The kinds of economic activity occurring in any region matter. All industries will exert different impacts on the overall regional economy and models must capture these nuances to be labeled credible. In the example above, the sales and income figures are far closer in the medical profession than in the auto industry. Thus, it may be OK to use a sales approach if analyzing a service-based industry with relatively low capital requirements, e.g., law offices, accounting firms, hospitals, and schools. However, if the sales approach is being conducted in a legitimate fashion, the benefits of doing so will be small since the results will be almost identical to the income figures.
The sales numbers are more impressive, especially when applied to an industry where they must be taken with a grain of salt. If 80% of your sales numbers leak out of the economy, they cannot be counted as impacts attributable to the company. They are not impacts at all since those dollars are not even in the economy.
Also important to note with the sales vs. income distinction is that as the region becomes larger and larger the sales and income figures become closer and closer, though they will only ever equal each other at the global level. EMSI always reports on the income basis to avoid overstating the impacts. One could conduct an impact analysis at a national level on a sales basis and doing so would not raise any eyebrows among economists, but doing so at the zip-code or county level would be unjustifiable.
The fundamental reason we use income rather than sales is this: Sales may be bringing money into the economy, but until that money start rippling through the economy, it has no impact. The allocation of the sales dollars to employees in the form of income is the beginning of the ripple effects. The reader should be on guard if sales numbers are being reported. If the region is sufficiently large, such as a state or very large metropolitan area, and the industry of analysis is service-based, then the results will not be overstated to a degree that would render the study fraudulent.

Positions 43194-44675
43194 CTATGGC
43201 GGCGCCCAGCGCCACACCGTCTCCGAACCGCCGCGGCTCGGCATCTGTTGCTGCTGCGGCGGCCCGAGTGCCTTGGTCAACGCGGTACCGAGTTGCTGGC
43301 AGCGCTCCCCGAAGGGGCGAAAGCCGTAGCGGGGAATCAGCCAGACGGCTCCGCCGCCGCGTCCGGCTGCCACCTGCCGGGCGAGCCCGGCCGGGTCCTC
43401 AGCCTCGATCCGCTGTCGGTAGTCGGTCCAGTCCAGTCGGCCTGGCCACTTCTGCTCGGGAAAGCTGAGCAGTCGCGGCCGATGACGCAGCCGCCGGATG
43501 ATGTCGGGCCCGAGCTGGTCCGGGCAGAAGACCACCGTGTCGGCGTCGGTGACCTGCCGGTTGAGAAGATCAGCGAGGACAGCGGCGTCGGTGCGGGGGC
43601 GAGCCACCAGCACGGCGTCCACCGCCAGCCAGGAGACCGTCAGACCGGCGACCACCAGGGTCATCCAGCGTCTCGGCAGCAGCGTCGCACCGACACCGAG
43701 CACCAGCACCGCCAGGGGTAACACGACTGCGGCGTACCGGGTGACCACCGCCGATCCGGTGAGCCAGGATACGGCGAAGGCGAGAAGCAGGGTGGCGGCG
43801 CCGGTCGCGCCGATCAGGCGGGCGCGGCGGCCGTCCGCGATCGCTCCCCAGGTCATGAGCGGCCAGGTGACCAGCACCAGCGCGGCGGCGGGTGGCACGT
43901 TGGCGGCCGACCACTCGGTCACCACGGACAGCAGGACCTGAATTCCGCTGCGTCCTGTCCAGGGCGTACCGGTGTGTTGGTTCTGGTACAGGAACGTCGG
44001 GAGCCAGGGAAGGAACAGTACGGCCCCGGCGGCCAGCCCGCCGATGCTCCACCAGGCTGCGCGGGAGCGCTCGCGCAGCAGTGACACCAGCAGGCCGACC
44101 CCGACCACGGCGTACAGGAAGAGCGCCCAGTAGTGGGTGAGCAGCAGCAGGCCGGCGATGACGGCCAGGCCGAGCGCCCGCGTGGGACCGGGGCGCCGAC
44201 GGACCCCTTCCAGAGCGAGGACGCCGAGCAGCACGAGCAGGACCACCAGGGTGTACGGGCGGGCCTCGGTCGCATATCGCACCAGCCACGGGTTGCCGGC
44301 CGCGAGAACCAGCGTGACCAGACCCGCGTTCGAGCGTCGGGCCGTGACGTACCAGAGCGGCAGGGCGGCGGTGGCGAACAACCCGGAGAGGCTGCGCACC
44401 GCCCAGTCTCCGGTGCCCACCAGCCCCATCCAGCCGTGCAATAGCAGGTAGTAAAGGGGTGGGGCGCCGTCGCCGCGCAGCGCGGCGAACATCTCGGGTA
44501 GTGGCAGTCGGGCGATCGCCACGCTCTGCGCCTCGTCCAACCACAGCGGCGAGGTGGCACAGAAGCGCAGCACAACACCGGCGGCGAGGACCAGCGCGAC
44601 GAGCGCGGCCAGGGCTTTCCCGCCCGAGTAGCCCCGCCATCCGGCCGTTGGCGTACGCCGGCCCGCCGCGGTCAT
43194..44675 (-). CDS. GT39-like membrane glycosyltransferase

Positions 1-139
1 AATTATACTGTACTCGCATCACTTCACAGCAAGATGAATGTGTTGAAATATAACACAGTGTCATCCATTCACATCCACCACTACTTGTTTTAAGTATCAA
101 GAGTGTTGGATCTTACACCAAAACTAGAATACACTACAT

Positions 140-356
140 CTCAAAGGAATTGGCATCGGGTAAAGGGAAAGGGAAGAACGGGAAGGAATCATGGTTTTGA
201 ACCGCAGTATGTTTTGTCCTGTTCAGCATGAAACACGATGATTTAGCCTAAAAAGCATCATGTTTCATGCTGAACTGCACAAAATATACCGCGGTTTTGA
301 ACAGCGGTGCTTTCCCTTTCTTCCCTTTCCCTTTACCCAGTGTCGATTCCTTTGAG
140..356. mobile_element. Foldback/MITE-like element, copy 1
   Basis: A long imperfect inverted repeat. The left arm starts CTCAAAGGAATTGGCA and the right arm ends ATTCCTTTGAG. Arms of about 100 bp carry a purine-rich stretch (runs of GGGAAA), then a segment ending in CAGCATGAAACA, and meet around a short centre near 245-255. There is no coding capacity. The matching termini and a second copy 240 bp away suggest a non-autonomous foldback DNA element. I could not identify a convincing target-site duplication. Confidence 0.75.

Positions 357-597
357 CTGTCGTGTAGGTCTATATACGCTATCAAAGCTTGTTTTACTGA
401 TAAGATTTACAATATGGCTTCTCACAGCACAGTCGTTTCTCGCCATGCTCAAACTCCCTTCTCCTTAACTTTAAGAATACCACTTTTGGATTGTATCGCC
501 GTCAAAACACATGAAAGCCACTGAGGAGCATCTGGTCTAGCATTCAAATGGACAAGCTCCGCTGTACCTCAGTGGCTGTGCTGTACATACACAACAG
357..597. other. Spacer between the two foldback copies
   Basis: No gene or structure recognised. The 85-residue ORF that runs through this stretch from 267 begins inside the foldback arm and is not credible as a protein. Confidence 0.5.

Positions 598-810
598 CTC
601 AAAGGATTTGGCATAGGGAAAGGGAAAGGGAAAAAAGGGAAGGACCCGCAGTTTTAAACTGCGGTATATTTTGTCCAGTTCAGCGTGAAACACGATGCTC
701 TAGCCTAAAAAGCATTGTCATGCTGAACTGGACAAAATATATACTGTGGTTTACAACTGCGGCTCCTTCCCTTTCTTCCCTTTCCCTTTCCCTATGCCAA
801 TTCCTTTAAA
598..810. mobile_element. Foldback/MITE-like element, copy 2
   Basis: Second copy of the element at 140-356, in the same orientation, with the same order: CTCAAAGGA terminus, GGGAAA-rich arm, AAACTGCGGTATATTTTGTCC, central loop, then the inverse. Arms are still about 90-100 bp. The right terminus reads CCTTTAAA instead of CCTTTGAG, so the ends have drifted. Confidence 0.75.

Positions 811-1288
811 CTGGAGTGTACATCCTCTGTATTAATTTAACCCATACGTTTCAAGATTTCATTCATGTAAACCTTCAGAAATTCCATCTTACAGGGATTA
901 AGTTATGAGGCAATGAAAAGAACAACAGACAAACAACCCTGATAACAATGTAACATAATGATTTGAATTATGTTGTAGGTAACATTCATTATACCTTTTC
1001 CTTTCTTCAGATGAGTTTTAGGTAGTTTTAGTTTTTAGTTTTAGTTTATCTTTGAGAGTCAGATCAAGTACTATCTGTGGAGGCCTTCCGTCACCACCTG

Impacts are the narrowest measure of economic activity – i.e., the new economic activity solely attributable to the institution that would otherwise not exist. EMSI conducts impact studies. When the goal is to accurately articulate the economic value of a higher education institution, it is our belief that an impact study has advantages over contributions and GRP studies. The key difference is that impacts are net measures, whereas contributions and GRP are not. Unfortunately, the term impact is used loosely throughout the industry and contributions and GRP studies often claim to measure impacts. In our impact studies, we take into account a number of counterfactuals ignored by contributions and GRP studies. We encourage our readers to question the robustness of any study claiming to measure impacts when these counterfactuals are ignored. Additionally, we emphasize the importance that all impacts are measured in earnings or income, rather than sales.
Illustration by Monique Harby
For more information, contact Rob Sentz. Background on Christophersen, Nadreau, and Olanie, as well as on EMSI’s Professional Services team, can be found here. For more on EMSI’s economic impact study methodology, see the EMSI EIS page. Follow EMSI on Twitter @DesktopEcon.